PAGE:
Winter care for lavender plants

An ornamental herb, lavender is an evergreen plant that grows well in most climates. The plants tolerate both heat and severe cold. While most lavender plants survive well without winterisation, a few winter precautions help keep the plants looking their best.


An increased mulch layer helps insulate the soil, which protects the lavender roots from winter cold. Apply up to 3 inches of mulch over the soil around the plants. Mulch also prevents frost heave, which occurs when the soil shifts because of freeze and thaw cycles in winter. Frost heave can uproot or break plant roots. The mulch helps regulate the soil temperature so its protected from the danger of heaving.

Wind Protection

Lavender is a hardy plant but winter winds can damage the branches and foliage. The dry, cold winds wick moisture from the lavender's evergreen leaves, which causes burning or foliage death. High winds can break the branches, especially when they are frozen. Plant the lavender in an area protected from winter winds or erect a windbreak around the bush in early winter. Wrap burlap around two stakes on the windward side of the plant for a quick yet inexpensive windbreak.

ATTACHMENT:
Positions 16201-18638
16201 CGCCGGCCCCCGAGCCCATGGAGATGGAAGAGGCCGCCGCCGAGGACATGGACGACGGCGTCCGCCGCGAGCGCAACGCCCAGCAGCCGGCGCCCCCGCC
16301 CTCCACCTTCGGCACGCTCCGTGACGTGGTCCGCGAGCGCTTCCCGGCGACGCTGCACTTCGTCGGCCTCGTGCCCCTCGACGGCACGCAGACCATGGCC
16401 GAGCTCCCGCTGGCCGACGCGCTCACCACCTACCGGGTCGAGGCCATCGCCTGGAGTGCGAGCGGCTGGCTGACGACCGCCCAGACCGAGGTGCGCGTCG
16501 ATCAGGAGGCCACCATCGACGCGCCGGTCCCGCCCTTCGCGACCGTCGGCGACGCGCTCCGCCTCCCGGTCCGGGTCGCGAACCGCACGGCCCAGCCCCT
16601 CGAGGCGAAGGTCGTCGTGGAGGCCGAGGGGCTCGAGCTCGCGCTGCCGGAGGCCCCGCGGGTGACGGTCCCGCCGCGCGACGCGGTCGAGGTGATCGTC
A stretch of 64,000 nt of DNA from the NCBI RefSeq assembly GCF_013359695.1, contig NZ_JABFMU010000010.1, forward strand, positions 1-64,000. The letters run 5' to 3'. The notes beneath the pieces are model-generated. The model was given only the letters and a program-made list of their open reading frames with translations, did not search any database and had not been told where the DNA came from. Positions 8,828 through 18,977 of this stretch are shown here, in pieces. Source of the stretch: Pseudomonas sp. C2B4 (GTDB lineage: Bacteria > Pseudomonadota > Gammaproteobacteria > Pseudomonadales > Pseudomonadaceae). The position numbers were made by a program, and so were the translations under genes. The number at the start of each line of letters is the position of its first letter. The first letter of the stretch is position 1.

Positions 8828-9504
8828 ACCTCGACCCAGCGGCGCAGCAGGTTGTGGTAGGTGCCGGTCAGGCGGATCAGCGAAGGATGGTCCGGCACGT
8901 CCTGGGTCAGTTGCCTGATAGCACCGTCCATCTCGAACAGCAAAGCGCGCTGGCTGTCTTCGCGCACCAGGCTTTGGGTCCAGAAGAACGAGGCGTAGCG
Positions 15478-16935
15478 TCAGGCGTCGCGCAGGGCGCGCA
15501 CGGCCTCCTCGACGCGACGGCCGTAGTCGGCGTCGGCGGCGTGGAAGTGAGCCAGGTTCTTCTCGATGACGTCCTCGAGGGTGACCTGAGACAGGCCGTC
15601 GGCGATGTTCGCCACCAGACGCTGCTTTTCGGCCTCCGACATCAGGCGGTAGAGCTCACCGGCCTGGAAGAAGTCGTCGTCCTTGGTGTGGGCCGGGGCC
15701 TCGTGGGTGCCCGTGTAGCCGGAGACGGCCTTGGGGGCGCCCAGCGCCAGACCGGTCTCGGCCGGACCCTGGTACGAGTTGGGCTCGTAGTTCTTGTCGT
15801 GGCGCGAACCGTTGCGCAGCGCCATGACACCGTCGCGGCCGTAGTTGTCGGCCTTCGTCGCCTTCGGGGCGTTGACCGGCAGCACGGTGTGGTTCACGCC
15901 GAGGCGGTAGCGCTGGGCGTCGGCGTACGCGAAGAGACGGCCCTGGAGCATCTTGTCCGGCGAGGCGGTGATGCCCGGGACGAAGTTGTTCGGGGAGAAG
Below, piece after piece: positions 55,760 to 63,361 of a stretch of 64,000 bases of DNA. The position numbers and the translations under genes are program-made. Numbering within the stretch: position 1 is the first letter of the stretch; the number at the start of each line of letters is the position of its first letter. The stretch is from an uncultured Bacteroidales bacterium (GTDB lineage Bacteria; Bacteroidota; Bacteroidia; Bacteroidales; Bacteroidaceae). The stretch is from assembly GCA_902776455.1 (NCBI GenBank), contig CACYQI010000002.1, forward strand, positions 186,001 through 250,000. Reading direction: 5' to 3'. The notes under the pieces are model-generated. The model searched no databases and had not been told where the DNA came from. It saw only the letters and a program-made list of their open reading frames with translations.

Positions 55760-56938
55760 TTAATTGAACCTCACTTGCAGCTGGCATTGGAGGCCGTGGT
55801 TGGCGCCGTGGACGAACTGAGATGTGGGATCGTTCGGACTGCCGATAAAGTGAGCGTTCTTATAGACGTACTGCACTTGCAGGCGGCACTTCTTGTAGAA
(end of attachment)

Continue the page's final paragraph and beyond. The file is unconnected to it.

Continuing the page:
Container Plants

Move the containerised lavender to a protected area in late fall or early winter. You don't need to bring the plants inside, but place them in an area protected from heavy winds. While plants grown in beds rarely require winter watering, the soil in containers may dry out too much and damage the lavender. Water the soil sparingly when the temperatures are above freezing. Supply just enough moisture in winter to prevent the soil from drying out completely.


Lavender may require a cleanup pruning in early spring to remove any winter damage. Prune before new growth begins on the plant but after most frost danger is past. Cut out any damaged stems or branches, removing them at their base. While summer pruning is also beneficial to lavender, don't prune lavender plants any later than early September. Pruning encourages new growth on the plants, so a late pruning causes tender new shoots to form that are more prone to winter freeze damage.

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About the Author

Jenny Harrington has been a freelance writer since 2006. Her published articles have appeared in various print and online publications. Previously, she owned her own business, selling handmade items online, wholesale and at crafts fairs. Harrington's specialties include small business information, crafting, decorating and gardening.